Measuring the Impact of Workplace Financial Education and Advice: A Pre-post Design Virginia Tech’s National Institute for Personal Finance Employee Education Jinhee Kim Presented at the 5th National Conference on PFEE November 9, 1999
SECURA Insurance Companies located in Wisconsin, Michigan, and Indiana
Pre-and post-assessment design
Pre-assessment in February 1999
Financial education seminars in March
Post-assessment in June (three months after the seminars)
One-on-one financial planning advice counseling sessions in July
Advice survey in August and September
White, some college education
Average age of 39 years
With current employer (1/2 less than 5 years and 1/5 over 15 years)
Median household income $60,000 - $70,000
Individual Character-istics Financial Attitudes, Knowledge Behaviors Financial Well-being Personal Finance-Work Conflict Work Outcomes Productivity Absenteeism Work time wasted Organizational commitment Pay satisfac- tion Intention to leave Workplace Financial Education T he Kim Model of Workplace Financial Education, Financial Well-being, and Work Outcomes
Attitudes Behaviors Knowledge Financial Well-being Personal Finance Work-Conflict Performance Rating, Absenteeism, and Pay Satisfaction Structural Equation Model
Financial Well-being Predicts Productivity
This study of white-collar workers demonstrates that financial well-being directly predicts employees’ performance ratings, pay satisfaction, conflicts between work and money matters, and absenteeism.
It also indirectly predicts job loss and organizational commitment.
Impacts of Workplace Financial Education and Advice
As a result of the education and advice, employees:
were more confident about their personal finances and their investment decisions,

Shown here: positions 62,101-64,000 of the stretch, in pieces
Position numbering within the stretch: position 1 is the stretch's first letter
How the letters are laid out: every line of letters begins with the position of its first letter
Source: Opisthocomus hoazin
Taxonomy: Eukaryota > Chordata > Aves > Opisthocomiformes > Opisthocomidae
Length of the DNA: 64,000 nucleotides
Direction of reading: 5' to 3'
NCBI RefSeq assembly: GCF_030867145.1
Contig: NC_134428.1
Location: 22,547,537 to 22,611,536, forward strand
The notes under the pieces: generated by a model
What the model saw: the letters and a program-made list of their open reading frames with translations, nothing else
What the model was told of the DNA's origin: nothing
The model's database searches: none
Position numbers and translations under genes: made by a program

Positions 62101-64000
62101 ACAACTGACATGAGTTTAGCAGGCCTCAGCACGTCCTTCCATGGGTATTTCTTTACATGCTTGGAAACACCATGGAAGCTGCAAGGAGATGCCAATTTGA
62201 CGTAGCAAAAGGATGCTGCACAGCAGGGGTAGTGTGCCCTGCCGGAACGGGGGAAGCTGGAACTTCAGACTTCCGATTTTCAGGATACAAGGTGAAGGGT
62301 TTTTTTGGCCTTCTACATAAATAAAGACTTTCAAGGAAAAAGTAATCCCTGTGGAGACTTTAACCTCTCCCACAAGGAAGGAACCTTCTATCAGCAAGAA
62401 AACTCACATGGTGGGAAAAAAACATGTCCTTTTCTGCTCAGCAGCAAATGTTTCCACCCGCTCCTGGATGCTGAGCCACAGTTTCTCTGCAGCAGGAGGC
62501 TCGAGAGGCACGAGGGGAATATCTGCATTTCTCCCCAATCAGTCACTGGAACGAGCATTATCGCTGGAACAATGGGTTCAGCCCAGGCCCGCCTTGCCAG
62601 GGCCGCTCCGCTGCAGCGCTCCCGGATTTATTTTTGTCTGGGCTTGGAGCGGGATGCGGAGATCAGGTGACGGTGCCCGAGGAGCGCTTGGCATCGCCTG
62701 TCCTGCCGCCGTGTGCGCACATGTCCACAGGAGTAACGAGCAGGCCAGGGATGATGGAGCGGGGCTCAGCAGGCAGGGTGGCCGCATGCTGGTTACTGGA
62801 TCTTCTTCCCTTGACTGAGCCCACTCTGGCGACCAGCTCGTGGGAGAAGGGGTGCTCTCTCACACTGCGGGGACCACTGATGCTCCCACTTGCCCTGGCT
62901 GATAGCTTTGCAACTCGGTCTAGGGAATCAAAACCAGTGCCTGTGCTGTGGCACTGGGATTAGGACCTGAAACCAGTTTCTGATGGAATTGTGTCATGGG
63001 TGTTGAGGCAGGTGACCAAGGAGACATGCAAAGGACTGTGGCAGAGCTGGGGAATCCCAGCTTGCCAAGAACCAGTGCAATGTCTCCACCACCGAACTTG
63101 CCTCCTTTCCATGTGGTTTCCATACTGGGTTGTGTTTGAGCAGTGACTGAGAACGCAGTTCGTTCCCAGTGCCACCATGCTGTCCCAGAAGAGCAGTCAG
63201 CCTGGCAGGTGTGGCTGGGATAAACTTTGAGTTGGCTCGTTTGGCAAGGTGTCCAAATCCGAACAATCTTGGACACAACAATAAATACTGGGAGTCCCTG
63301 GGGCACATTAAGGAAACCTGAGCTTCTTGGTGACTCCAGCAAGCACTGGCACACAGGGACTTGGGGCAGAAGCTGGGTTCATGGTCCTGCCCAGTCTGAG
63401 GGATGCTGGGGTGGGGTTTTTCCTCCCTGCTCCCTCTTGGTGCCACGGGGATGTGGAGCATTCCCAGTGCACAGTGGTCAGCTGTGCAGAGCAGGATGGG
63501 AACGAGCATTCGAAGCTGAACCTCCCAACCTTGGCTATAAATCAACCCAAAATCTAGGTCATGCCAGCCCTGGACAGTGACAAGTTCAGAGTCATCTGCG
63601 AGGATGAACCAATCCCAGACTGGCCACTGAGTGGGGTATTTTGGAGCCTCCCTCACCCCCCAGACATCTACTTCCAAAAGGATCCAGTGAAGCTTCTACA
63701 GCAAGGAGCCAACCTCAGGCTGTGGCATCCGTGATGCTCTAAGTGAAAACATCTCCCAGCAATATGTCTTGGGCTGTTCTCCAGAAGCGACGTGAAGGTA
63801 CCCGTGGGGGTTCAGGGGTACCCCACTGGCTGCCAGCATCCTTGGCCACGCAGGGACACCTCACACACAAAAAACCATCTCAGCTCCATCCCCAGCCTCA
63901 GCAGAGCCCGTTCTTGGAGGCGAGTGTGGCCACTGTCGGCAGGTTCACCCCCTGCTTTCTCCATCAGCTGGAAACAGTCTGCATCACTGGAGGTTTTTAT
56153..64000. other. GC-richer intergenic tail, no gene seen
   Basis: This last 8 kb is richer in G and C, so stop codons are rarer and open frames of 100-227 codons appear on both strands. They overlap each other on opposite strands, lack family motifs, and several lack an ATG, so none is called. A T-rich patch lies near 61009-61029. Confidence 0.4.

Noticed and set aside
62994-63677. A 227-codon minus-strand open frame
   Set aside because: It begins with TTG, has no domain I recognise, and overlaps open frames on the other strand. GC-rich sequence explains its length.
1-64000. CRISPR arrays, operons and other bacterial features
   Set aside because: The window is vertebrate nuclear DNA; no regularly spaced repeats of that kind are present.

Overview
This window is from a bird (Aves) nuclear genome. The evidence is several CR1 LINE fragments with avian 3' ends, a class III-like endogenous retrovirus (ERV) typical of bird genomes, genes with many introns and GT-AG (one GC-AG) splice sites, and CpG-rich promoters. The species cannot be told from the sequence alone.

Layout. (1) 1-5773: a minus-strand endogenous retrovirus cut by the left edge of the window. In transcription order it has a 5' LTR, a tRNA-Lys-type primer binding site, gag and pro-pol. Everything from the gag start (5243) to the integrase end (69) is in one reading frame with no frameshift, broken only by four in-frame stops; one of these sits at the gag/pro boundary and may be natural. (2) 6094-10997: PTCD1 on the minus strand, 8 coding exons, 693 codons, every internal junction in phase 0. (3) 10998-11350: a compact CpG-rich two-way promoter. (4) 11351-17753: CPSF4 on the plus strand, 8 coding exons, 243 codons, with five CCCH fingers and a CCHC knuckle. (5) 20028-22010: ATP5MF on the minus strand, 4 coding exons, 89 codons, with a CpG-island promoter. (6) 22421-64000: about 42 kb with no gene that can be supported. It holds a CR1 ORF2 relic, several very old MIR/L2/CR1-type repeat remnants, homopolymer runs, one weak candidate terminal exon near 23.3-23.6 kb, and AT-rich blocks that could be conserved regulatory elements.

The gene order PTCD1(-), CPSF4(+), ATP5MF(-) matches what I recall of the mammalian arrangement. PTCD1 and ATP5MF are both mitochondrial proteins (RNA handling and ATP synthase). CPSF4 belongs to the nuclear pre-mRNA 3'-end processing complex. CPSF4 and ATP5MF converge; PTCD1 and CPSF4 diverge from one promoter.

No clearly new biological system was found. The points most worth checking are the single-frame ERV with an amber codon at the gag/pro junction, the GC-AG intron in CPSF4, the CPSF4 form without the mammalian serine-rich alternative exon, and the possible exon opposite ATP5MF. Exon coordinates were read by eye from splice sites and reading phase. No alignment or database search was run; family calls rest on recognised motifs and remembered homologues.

changed how their assets were allocated within their 401(k) retirement plan,
increased the amounts of their 401(k) contributions and personal savings,
reduced debts, and
sought additional advice from a financial planner
Would Employees Like Additional Financial Education and Advice?
If their employer pay for it, 75% would like a financial checkup from an outside provider
One out of five respondents did seek further professional financial advice
Three-quarters say they might need a more comprehensive financial advice
90+% would be willing to make a co-payment for a comprehensive financial analysis IF government paid some of the cost
Key Research Elements of Workplace Financial Education
1. Financial wellness
2. Retirement plan participation
3. Benefits participation
4. Workplace financial education
5. Workplace financial advice
6. Health care costs
7. Health (stress, physical, emotional)
Key Research Elements of Workplace Financial Education (cont.)
8. Knowledge (of financial literacy)
9. Attitudes (and confidence about financial
10. Behavior (on financial issues)
11. Productivity measures -- absenteeism,
work time wasted, job turnover,
performance rating, etc.
12. Commitment to job and organizational goals
13. Demographic variables
What is Needed Now?
Research - with your help - is needed to prove that financial education positively impacts financial well-being and productivity.
Then, one day soon employers will provide workplace financial education to their employees because they are convinced that it improves workers’ personal financial wellness as well as the organization’s bottom line (e.g., absenteeism, turnover, health care costs, worktime wasted on money matters).
This scenario will not happen without convincing research or without your help.